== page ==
Do painkillers interfere with antidepressants?

New York: Certain types of antidepressants may not work as well in people that take painkillers such as ibuprofen and aspirin, suggests a new study.

The findings can`t prove that the painkillers, called non-steroidal anti-inflammatory drugs, or NSAIDs, stop antidepressants from working, the authors said. But the possible link is something for patients with depression - and the doctors treating them - to think about when treating pain and inflammation, researchers report in Proceedings of the National Academy of Sciences, or PNAS.

"This is certainly something that clinicians and individuals should be keeping in mind," Jennifer Warner-Schmidt, the study`s lead author from The Rockefeller University in New York City, told Reuters Health.

"If you`re taking an SSRI antidepressant and it`s not working so well for you, one possibility could be that the anti-inflammatory drugs are having an effect there," she said.

By analyzing the brains and behavior of mice treated with Celexa, a drug from the class of antidepressants called selective serotonin reuptake inhibitors, or SSRIs, Warner-Schmidt and her colleagues found that mice treated with Celexa and an NSAID had lower levels of the antidepressant in their blood than those that were only given Celexa.

Mice that were given a painkiller and antidepressant also did worse on tests measuring their stress and depression than those who just took the antidepressant.

The effect wasn`t limited to rodents. The same researchers analyzed data from a previous study done on about 1,500 people treated with Celexa for 12 weeks. Those participants also reported if they took an anti-inflammatory drug such as aspirin or ibuprofen during antidepressant treatment.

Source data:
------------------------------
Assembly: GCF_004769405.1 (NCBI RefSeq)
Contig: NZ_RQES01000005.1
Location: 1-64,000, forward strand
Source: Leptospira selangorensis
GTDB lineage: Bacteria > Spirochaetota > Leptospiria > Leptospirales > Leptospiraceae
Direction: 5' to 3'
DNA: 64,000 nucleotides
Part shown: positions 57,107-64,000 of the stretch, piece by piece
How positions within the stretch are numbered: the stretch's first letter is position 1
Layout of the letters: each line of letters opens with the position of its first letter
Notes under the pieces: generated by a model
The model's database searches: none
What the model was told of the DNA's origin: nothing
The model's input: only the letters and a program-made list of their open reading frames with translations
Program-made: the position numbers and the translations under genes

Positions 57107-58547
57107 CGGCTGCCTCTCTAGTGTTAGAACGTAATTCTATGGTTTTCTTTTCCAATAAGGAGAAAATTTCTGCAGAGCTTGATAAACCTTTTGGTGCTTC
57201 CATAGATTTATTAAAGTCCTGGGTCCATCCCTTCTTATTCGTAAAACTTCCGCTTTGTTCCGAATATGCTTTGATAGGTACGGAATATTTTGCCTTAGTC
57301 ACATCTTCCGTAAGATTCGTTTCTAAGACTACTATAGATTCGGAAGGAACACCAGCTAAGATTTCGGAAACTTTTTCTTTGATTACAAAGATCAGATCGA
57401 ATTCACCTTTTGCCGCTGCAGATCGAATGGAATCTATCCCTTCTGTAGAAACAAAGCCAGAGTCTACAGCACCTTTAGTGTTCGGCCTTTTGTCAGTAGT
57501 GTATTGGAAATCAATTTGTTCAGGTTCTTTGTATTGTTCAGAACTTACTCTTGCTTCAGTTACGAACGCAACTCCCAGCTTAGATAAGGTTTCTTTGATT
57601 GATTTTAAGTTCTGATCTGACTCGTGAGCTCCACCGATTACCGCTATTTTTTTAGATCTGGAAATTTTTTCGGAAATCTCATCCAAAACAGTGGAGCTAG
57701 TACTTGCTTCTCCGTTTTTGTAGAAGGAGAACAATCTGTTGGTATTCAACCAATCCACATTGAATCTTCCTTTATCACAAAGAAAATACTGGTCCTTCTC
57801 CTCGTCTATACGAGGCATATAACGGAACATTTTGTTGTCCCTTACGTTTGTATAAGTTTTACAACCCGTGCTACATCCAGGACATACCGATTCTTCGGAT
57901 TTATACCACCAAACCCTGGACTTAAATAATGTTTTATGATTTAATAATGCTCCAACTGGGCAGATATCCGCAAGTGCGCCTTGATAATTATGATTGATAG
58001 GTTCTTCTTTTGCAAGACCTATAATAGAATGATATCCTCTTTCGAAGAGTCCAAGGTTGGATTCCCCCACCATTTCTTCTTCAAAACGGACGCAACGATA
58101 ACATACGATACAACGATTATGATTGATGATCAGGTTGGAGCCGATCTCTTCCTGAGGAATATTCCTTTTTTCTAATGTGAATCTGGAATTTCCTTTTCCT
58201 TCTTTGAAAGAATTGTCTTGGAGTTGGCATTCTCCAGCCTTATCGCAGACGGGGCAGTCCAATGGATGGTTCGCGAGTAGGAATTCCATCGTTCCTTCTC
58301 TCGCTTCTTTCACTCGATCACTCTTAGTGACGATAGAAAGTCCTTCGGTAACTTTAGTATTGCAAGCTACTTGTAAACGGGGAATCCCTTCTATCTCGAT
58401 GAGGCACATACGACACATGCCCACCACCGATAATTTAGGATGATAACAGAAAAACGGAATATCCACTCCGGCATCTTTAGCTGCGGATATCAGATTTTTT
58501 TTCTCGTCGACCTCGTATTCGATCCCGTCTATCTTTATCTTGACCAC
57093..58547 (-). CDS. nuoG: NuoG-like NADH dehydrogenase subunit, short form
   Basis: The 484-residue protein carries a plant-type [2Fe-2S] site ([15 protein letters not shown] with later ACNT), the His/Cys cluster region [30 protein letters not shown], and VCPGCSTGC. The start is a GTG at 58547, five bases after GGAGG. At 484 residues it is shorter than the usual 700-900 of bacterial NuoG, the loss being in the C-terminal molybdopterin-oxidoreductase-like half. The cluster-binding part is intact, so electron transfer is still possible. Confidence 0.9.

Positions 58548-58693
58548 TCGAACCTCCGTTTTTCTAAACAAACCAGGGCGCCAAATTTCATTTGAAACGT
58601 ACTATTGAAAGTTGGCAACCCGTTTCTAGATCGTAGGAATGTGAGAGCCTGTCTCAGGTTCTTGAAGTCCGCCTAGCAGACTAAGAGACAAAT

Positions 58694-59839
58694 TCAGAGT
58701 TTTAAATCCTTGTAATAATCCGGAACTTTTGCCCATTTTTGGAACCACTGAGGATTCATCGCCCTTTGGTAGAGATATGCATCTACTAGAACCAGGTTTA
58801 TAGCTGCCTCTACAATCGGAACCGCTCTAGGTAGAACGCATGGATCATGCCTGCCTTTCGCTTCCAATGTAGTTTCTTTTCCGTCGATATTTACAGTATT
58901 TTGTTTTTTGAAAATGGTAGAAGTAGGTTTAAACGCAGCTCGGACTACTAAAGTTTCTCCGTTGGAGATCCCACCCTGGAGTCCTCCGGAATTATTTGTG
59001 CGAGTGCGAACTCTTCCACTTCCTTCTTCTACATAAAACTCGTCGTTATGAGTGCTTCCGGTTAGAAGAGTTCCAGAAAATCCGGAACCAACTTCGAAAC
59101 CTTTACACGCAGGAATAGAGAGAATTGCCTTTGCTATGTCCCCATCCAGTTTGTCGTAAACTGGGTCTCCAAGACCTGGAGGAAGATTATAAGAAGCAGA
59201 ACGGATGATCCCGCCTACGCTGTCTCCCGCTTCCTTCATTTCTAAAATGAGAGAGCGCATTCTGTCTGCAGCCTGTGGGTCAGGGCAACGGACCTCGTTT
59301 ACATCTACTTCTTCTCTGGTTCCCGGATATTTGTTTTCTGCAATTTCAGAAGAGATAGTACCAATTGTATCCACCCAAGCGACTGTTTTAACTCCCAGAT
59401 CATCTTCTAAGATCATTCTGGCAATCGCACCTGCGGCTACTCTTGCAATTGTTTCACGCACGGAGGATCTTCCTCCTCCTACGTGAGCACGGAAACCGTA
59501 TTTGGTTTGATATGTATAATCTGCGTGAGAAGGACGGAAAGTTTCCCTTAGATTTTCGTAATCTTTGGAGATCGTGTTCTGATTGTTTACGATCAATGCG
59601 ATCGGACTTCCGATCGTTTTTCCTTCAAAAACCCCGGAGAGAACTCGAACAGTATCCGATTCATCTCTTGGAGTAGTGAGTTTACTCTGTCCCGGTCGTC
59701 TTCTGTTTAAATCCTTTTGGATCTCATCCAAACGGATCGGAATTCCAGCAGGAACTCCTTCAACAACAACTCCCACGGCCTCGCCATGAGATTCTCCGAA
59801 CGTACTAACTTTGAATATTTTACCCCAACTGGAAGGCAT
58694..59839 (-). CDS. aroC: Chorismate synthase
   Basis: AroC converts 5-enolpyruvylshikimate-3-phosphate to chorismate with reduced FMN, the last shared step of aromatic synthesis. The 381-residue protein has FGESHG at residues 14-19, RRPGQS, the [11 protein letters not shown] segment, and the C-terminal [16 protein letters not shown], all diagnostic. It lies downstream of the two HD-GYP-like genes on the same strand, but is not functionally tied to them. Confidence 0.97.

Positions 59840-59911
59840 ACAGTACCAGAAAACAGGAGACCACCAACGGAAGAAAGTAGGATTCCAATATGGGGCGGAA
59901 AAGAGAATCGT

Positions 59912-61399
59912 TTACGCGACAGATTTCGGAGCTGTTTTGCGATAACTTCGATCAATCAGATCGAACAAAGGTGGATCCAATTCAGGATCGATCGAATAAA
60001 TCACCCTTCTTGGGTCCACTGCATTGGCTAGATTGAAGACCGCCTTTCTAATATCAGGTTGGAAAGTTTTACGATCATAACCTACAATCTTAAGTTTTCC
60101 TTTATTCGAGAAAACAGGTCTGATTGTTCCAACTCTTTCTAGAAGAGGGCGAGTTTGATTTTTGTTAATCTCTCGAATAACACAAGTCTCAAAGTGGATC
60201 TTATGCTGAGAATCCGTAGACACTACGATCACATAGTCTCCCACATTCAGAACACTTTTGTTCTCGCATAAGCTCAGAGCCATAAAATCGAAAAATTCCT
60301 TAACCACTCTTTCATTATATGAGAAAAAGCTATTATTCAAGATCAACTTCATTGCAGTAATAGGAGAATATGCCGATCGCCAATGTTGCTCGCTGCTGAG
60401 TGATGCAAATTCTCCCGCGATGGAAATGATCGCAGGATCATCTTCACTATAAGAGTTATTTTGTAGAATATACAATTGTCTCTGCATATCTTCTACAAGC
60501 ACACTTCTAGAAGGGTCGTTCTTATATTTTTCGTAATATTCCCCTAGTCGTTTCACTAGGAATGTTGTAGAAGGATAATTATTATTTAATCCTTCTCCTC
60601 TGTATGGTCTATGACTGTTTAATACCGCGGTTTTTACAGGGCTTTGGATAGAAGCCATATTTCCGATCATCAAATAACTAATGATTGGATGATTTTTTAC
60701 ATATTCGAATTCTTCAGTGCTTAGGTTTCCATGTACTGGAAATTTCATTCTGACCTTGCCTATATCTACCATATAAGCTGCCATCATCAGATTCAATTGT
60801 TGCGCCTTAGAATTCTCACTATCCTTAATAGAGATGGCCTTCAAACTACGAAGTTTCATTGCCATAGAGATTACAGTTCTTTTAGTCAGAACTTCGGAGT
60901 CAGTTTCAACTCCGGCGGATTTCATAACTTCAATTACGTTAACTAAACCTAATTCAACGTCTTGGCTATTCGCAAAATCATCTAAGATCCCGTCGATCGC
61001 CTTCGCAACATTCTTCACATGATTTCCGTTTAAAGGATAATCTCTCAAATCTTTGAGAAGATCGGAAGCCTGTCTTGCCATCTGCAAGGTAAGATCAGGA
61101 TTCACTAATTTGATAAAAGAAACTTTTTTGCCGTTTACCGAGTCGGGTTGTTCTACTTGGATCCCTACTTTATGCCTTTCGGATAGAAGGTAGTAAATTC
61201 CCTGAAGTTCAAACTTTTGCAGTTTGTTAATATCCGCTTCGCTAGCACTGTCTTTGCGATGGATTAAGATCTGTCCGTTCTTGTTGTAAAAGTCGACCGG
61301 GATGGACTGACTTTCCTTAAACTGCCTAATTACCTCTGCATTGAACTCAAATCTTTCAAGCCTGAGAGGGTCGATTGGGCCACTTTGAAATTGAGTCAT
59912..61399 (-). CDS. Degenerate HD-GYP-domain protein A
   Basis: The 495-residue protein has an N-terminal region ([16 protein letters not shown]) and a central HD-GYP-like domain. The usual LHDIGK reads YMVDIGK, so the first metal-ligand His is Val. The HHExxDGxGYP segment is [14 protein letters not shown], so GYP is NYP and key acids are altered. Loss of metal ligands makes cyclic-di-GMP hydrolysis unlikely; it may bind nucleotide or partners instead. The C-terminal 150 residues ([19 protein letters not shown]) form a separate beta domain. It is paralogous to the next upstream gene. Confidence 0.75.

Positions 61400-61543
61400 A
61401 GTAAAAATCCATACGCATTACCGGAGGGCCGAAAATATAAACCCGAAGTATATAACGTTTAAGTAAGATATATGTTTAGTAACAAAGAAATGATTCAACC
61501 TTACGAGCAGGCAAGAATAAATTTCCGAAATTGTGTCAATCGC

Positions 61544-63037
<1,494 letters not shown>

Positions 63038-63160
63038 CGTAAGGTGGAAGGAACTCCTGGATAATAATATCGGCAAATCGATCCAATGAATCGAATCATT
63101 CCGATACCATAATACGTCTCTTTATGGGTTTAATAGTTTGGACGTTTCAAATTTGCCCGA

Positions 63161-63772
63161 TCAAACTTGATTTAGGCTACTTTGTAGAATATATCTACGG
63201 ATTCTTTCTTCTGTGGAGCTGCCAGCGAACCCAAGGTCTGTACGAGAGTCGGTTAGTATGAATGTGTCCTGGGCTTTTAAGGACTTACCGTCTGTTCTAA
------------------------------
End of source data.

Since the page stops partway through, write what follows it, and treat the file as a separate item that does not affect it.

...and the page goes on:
After those 12 weeks, 55% of patients who never took an NSAID during the study period got better and were no longer depressed. That compared to 45% of participants who said they took an NSAID at least once and stop being depressed.

The researchers note that they couldn`t separate people who took an NSAID only once or twice during the 12 weeks from those who regularly took NSAIDs, which are used to treat arthritis and are often given to people who have recently had a heart attack.

Warner-Schmidt and her colleagues also didn`t find that NSAIDs interfered with other, non-SSRI antidepressants, which include Wellbutrin and Cymbalta.

Dr. Solomon Snyder, a neuroscientist at Johns Hopkins Medical School in Baltimore who will have a commentary coming out with the print study, said in an email that the findings show that "if someone is receiving SSRIs, he/she should avoid NSAIDs."

However, Snyder told Reuters Health, "Such a recommendation may well be controversial and cause difficulties for patients with arthritis and other conditions which benefit from NSAIDs."

The authors said that based on the data they used, it was impossible to prove that NSAIDs stop SSRIs from working. It`s possible, for example, that people who have underlying conditions that require drugs such as aspirin and ibuprofen have more trouble recovering from depression.

However, Warner-Schmidt said, "The animal studies suggest there`s a direct interaction between these two drugs."

Dr. Michael Thase, a psychiatrist from the University of Pennsylvania School of Medicine who was involved in the original research on humans used by the authors, told Reuters Health that the new analysis is "intriguing," but that his data don`t definitively support the animal studies.

However, Thase said, "Given how commonly the NSAIDs are used, this finding certainly needs to be followed up."

Warner-Schmidt added that it wasn`t clear how the interaction between NSAIDs and SSRIs might be happening, and that future studies will need look more closely at that question.

Bureau Report